At present, USS plans to ‘de-risk’ the scheme by gradually moving into ‘safe’ assets such as Gilts for its investments over the next 20 years.  JEP2 argues that this is not necessary given the nature of the scheme (its relative youth and its unique size and scope).  It recommends moving the investments relating to retired members to these safer assets (although whether or not Gilts are particularly safe has been contested) whilst retaining more profitable, if slightly riskier, investments for funds relating to those not yet drawing benefits.  Such reforms could see the 2019 contribution rate decreased by up to 4.6%.


The JEP recognises that the scheme has expanded to cover not only universities but also other organisations.  Whilst JEP2 considers whether or not these other organisations should be allowed to opt out into a separate scheme within USS providing different returns for different contribution levels it rejects such a proposal.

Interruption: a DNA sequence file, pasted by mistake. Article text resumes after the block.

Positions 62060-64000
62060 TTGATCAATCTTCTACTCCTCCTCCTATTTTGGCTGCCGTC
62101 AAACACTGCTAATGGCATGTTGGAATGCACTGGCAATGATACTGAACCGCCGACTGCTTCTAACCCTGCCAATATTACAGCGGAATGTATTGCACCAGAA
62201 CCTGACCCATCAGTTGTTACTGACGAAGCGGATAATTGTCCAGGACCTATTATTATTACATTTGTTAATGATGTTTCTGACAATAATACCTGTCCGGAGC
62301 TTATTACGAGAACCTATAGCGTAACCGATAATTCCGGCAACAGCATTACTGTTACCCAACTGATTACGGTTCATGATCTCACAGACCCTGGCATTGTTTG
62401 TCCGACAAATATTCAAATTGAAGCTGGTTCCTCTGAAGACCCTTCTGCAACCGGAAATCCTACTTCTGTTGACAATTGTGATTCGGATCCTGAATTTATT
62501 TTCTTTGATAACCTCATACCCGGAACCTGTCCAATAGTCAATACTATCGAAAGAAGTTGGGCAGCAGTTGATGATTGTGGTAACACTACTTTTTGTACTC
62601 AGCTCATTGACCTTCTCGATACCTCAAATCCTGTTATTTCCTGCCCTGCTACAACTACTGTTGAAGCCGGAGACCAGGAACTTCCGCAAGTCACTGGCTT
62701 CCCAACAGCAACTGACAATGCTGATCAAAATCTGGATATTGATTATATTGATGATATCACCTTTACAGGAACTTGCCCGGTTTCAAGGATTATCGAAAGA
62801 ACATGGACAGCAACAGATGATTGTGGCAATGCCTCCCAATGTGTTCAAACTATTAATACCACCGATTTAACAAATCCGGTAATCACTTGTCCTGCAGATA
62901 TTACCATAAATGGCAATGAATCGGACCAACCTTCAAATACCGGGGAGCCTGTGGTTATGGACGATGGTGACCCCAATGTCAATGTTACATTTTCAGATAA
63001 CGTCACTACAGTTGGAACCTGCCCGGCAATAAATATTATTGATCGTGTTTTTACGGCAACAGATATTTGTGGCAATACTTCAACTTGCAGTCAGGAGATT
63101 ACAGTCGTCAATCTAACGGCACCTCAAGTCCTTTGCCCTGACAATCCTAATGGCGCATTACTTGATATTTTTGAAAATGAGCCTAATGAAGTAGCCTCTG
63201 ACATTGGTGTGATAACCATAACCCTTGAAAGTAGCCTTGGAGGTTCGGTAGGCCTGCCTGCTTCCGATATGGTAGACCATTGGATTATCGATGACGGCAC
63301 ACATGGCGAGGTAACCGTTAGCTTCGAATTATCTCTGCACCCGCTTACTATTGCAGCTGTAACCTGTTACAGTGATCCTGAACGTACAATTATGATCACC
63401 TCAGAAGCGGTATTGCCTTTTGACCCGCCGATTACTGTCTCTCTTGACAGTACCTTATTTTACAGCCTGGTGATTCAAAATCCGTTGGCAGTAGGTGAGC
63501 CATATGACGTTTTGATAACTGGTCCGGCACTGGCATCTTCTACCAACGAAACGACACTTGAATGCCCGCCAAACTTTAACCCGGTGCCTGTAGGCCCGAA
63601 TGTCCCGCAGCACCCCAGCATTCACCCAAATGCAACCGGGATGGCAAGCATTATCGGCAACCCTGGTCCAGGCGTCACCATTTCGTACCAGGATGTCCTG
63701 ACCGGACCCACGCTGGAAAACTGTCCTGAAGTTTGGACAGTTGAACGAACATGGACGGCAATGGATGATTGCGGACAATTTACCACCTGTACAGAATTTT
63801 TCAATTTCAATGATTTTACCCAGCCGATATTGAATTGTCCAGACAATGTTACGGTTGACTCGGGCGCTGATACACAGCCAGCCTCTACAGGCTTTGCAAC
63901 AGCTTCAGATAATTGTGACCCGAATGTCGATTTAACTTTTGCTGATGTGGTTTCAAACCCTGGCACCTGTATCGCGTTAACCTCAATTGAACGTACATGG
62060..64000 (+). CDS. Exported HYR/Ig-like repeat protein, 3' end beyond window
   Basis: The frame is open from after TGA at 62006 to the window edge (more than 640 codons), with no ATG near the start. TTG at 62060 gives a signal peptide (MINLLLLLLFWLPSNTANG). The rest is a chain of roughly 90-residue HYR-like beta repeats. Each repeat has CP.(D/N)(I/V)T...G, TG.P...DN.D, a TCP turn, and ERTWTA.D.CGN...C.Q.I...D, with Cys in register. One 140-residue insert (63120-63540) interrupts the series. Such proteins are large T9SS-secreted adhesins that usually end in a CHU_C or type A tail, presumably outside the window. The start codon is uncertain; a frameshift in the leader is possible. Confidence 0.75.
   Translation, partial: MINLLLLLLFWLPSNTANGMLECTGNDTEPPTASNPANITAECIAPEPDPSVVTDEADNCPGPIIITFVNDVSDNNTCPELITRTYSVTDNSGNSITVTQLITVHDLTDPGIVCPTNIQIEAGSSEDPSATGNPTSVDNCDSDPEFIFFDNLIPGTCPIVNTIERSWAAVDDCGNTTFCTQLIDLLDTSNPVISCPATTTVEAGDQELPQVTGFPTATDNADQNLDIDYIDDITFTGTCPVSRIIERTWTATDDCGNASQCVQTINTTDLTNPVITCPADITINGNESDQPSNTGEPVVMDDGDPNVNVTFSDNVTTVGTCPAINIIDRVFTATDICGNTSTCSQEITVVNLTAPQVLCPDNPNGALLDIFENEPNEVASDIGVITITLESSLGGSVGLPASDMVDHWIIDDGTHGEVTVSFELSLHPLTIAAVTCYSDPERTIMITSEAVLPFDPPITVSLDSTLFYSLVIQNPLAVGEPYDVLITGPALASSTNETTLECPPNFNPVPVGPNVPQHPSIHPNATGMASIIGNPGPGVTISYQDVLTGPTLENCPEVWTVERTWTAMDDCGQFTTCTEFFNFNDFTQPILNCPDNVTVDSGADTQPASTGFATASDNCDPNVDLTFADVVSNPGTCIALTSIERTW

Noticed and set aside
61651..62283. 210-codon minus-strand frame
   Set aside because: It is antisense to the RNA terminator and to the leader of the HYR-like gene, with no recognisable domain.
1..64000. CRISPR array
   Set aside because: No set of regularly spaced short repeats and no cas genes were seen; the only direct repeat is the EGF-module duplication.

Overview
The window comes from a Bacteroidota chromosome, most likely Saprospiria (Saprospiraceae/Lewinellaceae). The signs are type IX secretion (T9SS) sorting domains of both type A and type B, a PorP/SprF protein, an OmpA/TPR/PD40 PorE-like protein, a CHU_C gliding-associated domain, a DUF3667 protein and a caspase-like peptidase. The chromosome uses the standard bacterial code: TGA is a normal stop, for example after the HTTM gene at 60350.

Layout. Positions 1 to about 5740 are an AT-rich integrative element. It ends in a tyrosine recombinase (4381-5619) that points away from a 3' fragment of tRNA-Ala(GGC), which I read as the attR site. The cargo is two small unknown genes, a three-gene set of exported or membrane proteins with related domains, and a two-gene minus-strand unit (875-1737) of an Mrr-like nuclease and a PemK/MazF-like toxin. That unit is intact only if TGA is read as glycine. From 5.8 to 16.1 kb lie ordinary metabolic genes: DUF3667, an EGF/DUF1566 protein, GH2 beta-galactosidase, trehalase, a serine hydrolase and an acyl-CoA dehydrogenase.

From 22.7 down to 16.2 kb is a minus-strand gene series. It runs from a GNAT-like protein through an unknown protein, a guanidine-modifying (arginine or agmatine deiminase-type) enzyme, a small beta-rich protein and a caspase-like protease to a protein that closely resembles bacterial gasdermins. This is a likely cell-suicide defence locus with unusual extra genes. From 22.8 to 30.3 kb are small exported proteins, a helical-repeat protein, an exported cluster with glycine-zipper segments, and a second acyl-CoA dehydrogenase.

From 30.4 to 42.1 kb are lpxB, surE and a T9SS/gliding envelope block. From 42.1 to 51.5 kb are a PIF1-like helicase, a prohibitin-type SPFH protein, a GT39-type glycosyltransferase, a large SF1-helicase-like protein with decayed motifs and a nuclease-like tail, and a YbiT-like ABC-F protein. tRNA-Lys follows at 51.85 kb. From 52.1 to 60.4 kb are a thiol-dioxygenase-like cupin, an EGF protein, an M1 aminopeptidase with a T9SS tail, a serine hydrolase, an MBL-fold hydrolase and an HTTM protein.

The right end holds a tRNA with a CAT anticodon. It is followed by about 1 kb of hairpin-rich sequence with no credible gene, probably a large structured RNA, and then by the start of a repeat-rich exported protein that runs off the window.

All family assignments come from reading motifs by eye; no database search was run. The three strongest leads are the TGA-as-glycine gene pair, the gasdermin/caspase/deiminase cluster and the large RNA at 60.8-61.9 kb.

What is crucial is the speed by which the above will need to be established in order for them to be effective in the present valuation cycle.  UUK, UCU and individual institutions themselves will need to bring great pressure to bear on USS in order to get these reforms adopted in a timely manner.  To this end, locally we will be calling upon the University of Leicester to add its voice to the call for:

  1. The adoption of the Shared Valuation Principles
  2. The creation of a Funding and Valuation subcommittee of the USS board
  3. The establishment of an independent secretariat for JNC alongside resource for the committee to undertake its own research
  4. The establishment of a forum between the Trustee, JNC and Scheme Actuary to undertake some joint modelling of the valuation assumptions.
  5. The establishment of a Steering Committee to consider long term issues relating to scheme governance and valuation with representation on the Board of Trustees.

We also call upon the University’s senior leadership to:

  1. Support a full examination of the proposed Dual Discount rate and, if found to be beneficial to members and acceptable to tPR, to call for its use in the 2020 valuation.
  2. Note that the proposed valuation methodologies may lead to yield a potential decrease in contribution rates.  If this is found to be the case, then the University should call upon USS, UUK, tPR and UCU to find ways acceptable to all to achieve this decrease.
  3. Recognise the report’s claim that a loss of the DB element of the scheme could result in ‘important ramifications for staff retention’ as the DB element of the scheme is ‘for many it is one of the reasons to stay in academia’ and to emphasise this point once again to USS and UUK.